This is my observation as well. Classic strat tone requires the trem to float but there are notable exceptions (SRV.) Same as you need bent steel saddles and true single coils. I'm not saying you can't get great tone without these things on your strat but if you want that "54 plugged direct in to a tweed twin" tone they are part of it. I particularly like the sound of a 54 ( alnico 3 43AWG 6k ish and an ash body.)
 
Technically it's equal moments a.k.a. torque (springs applying less tension at a greater distance from the fulcrum, for most vibrato bridge styles
anyway) but this detail usually gets skipped over and you have the right idea.

Note that you can change the number of springs or their stiffness (by swapping) to let a floating bridge move more or less during bends. Bar use would also require less/more force. This won't change the actual string tension and doesn't really affect the feel of normal fretting & picking.

This point is spot on and easily illustrated.

Tune a floating bridge system to pitch. Now, significantly raise the saddles on the bridge and change nothing else. Re-tune the guitar to pitch. Now look at the bridge and you'll see that it's lifted in the back. To re-level you'll need more spring tension. Retune to pitch. The force reacted at the pivot post(s) is now increased, but the string tension (at pitch) is the same.

Raising the saddles increases the string action. To get that back the original height, the bridge will need to be lowered (at the expense of travel).
 

mr_fender

Fractal Fanatic
Yeah, raising the saddles moves them further from the bridge fulcrum point, giving the string side of the system a little more leverage. Even though the string tension is the same (tuned to the same note), the added leverage it now has requires more spring tension to rebalance.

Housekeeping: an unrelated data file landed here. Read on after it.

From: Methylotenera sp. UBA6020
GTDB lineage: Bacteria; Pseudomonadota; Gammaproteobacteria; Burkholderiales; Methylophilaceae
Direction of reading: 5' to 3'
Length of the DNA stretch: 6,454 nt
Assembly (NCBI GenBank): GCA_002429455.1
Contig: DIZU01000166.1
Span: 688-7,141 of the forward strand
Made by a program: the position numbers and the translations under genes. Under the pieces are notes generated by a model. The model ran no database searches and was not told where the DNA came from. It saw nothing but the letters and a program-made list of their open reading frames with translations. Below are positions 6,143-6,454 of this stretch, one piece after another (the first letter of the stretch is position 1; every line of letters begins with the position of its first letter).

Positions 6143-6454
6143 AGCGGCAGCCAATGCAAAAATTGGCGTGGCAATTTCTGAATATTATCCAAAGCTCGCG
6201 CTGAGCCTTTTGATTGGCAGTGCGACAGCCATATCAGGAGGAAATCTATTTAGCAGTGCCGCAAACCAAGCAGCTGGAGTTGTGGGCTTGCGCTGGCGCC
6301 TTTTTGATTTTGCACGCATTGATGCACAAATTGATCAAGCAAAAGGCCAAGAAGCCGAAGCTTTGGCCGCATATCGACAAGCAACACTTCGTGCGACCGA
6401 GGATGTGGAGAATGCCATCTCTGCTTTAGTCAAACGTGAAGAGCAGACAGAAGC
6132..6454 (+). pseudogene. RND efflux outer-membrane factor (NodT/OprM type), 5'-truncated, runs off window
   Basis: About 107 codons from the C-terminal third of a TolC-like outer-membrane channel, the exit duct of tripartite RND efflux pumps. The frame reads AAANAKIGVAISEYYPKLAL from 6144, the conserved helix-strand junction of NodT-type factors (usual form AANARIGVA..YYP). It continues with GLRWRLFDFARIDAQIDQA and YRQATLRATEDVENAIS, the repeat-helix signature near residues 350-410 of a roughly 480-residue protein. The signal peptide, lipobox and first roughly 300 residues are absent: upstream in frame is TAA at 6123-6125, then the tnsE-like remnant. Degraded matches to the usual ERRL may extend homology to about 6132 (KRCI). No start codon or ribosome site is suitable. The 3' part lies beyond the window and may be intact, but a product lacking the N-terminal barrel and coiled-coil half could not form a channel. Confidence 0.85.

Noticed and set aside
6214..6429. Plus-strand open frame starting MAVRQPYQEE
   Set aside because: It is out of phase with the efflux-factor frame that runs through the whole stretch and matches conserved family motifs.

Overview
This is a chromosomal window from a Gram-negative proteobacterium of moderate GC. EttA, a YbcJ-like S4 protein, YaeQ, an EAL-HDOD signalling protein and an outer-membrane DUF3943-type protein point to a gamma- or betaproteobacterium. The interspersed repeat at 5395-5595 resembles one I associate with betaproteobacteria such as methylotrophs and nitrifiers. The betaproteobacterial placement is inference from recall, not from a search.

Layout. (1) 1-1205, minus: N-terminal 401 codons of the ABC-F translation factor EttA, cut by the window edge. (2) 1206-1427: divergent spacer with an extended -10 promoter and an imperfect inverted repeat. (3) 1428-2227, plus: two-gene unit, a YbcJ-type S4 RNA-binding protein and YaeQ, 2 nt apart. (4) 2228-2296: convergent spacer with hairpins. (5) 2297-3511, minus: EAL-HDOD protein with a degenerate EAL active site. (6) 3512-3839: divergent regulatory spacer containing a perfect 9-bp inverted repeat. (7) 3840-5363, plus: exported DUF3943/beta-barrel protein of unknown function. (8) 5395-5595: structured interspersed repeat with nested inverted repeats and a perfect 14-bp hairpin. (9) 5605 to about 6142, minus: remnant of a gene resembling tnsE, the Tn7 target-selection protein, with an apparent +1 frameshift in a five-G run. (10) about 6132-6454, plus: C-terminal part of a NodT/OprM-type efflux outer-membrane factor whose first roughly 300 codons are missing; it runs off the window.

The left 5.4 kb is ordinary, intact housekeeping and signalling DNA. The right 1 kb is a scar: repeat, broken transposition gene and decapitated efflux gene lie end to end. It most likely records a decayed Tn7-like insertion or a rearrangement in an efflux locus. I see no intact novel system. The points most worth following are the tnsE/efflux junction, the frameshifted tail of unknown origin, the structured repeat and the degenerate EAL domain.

Dave Merrill

Power User
Classic strat tone requires the trem to float but there are notable exceptions (SRV.) Same as you need bent steel saddles and true single coils.
@Andy Eagle, have you played an EJ Virginia strat? I'm asking because they have a GraphTech saddle for the High E. I think that's to even out the response of that string, and I noticed that issue on my non-Virginia EJ, before I knew about this aspect of the Virginia.
 

Andy Eagle

Experienced
Only the custom shop one and yes it knocks down the treble and emphasises the mids. It suits EJ but I don't think you absolutely need it, it is not that bad on a really good strat anyway.
 

Dave Merrill

Power User
My used EJ is my first strat since high school, didn't think to check that. I definitely notice thinness on the E string, and less but still some on the B. Wish you could buy singles of those, not just whole sets. Wonder if I'd like a full set...
 

Joe Bfstplk

Fractal Fanatic
My used EJ is my first strat since high school, didn't think to check that. I definitely notice thinness on the E string, and less but still some on the B. Wish you could buy singles of those, not just whole sets. Wonder if I'd like a full set...
I have a full set of Graphtek saddles on mine. They take a little of the 'immediacy' and thinness away, but I break a lot less strings at the saddle and they seem to stay in tune better. I am trying to find some Wilkinson WLS130 locking saddles, as they work great on my PRS SE 24 Standard, but they seem to have dried up worldwide....
 

Andy Eagle

Experienced
My used EJ is my first strat since high school, didn't think to check that. I definitely notice thinness on the E string, and less but still some on the B. Wish you could buy singles of those, not just whole sets. Wonder if I'd like a full set...
If you find an old picture of EJ with Virginia (the real one) it had a brass saddle on the high E
 

Dave Merrill

Power User
I have a full set of Graphtek saddles on mine. They take a little of the 'immediacy' and thinness away, but I break a lot less strings at the saddle and they seem to stay in tune better.
Hmmm, I've barely broken any strings on my EJ, and I swear, it stays in tune better than any guitar I've ever had, knock rosewood. Comes out of the case in tune, doesn't budge. I'm not using the trem, but I'm not using it on my Ibanez Andy Timmons either, and that's not bad, but nothing like as solid as the EJ.

That said, I bet I'd like the bit of added mellowness from the GraphTeks, just might have to try em.

And an HS-2 while I'm at it...